We awoke to the howl of a cold northeaster. The small cabin, hidden amid thickets of salal and sitka above the beach, creaked and groaned. Gusts came straight through sagging walls and shaky doors. As I pulled my sleeping bag up over my head, I decided there was no way I was not going to yank on a damp wetsuit, head out in that gale and then jump into the ocean.
My commitment and addiction to surfing run deep. I plan nearly every vacation around it. Since I don't live on the coast, whenever I am near the ocean, I go out as often as I can, and stay out for as long as I can. Rising early, I'll still be bobbing around long after sunset, paddling until my arms are cramped and useless. Sun, rain, hail, coastal storms and even snow (Tofino in February) seem immaterial. But this was different. This was full-on freaking freezing.
We arrived the night before, disbelief spreading through the rental car as we wound northward on the island, headlights revealing kilometre after kilometre of frozen roadside ponds, ready for a game of shinny.
"This is an unusually cold snap," a 60-year-old hitchhiker allowed as he shoehorned himself in the back seat, shivering beneath tattered wool sweaters. "But the sun has been out for days, which is rare here in winter." The singer-songwriter asked to be dropped at a dark, unmarked corner in the highway several kilometres later. His studio lay in the forest beyond. What type of music do you play, someone asked? Psychedelic-folk-thrash, he replied earnestly, and then was gone. These remote islands are peppered with such gems; the frontiers always are.
The next morning, we ate a large slow breakfast, staring out as trees bent before the wind and the sound of falling ice tinkled through the temperate rain forest. Three pots of tea were brewed. But eventually there was no evading the fact: If we didn't get moving, lunch would be upon us and before long the day over. It was time to surf.
Sleet stung our faces as soon as we stepped from the cabin. The wind tore right though the wetsuits. Sprinting toward the beach, seashore grasses crunched beneath our rubber booties. The tide was low, and we slipped and staggered across 50 metres of ice-crusted pebbles before finally wading out through a confused mess of foam.
My neoprene mittens were old, the wrists loose and stretched. They filled with water instantly, about as effective as stuffing my hands in two, thin plastic shopping bags and my fingers turned to wood. The joy of riding a wave could not assuage the misery. I lasted less than 10 minutes in the water.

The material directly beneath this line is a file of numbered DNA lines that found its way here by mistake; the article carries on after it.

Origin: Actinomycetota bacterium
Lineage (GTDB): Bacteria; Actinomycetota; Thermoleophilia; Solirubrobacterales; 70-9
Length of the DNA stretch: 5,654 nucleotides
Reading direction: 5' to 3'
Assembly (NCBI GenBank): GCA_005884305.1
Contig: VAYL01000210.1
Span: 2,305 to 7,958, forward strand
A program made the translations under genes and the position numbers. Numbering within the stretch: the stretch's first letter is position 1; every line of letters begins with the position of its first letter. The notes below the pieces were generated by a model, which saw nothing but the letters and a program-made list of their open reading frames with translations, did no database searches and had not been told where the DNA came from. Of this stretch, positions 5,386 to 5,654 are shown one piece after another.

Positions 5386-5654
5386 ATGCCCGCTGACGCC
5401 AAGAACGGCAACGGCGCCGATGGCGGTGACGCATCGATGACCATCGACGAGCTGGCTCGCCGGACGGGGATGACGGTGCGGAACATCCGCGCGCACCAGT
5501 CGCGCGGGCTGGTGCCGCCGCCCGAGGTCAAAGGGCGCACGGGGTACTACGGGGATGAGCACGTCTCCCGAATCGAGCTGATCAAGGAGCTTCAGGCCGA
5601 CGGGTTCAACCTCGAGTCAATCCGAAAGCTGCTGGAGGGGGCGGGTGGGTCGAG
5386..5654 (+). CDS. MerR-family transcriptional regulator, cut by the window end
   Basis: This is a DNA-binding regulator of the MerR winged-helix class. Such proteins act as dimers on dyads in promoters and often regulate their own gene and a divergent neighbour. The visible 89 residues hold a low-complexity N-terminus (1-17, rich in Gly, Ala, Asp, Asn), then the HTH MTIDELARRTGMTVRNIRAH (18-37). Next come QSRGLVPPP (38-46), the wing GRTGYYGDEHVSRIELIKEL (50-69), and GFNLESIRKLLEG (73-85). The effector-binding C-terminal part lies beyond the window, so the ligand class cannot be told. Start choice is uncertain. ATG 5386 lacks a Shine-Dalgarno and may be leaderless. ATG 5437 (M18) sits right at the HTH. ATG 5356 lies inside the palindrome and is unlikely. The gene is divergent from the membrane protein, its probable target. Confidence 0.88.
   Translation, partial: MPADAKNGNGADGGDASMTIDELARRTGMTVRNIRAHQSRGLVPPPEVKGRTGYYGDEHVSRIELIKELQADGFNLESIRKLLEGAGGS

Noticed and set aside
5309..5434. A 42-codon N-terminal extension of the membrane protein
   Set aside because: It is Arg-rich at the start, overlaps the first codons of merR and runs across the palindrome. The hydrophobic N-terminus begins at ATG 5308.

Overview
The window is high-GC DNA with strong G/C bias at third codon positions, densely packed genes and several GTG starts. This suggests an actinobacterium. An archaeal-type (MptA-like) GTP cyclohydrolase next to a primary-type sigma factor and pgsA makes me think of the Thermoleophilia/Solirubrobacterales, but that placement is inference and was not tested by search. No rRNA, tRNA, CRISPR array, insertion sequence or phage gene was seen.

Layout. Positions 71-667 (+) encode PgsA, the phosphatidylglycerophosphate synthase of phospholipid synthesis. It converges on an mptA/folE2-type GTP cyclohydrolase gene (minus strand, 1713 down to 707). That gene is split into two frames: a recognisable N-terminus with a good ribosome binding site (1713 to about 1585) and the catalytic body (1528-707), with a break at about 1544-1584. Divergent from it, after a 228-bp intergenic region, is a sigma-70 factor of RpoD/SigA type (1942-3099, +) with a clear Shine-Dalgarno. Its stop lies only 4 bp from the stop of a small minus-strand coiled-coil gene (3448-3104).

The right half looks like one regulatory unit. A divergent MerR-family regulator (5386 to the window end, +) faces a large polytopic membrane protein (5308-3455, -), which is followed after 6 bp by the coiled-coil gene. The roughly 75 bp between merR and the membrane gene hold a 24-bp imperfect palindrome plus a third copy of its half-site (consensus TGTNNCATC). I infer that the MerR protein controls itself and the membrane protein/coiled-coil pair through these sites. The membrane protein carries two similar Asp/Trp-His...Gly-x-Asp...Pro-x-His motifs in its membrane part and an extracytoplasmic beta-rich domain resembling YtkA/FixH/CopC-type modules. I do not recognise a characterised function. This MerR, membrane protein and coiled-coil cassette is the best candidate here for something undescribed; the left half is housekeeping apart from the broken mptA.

The next day, to our horror, things got worse. It dumped snow all night. Not the damp, soggy elephant snot that is common on the coast. Dry, champagne powder blanketed the forest, the type that sends heli-skiers into conniptions.
Until recently, Gwaii Haanas - a rugged archipelago lying 130 kilometres off the northern coast of British Columbia - was known to the world as the Queen Charlotte Islands. But the Haida Nation returned that moniker to the provincial government earlier this year, in a symbolic bentwood box. Rather than marking the beginning of change on the islands, the return to the traditional name reflects a momentum that has been building for decades.
The origins of this change can be traced 25 years back, to a blockade on Lyell Island. Fed up with the relentless logging of their homeland while years of committees, negotiations and court cases led nowhere, the Haida drew a line in the sand. As tensions mounted, elders arrived at the remote camp by helicopter, resolute on being the first to be shackled. Before long, a Haida RCMP officer, in tears, was forced to arrest his own people. In all, 72 were taken away. The images that emerged from that day changed the mood, and led to the establishment of Gwaii Haanas National Park Reserve (jointly managed by the government of Canada and the Council of the Haida Nation) protecting the entire southern half of the archipelago. Less than six months ago, the House of Commons approved the formation of the Gwaii Haanas Marine Conservation Area encircling the southern islands, making it the only place on the planet where an ecosystem is protected right from mountaintops to the deepest seabed.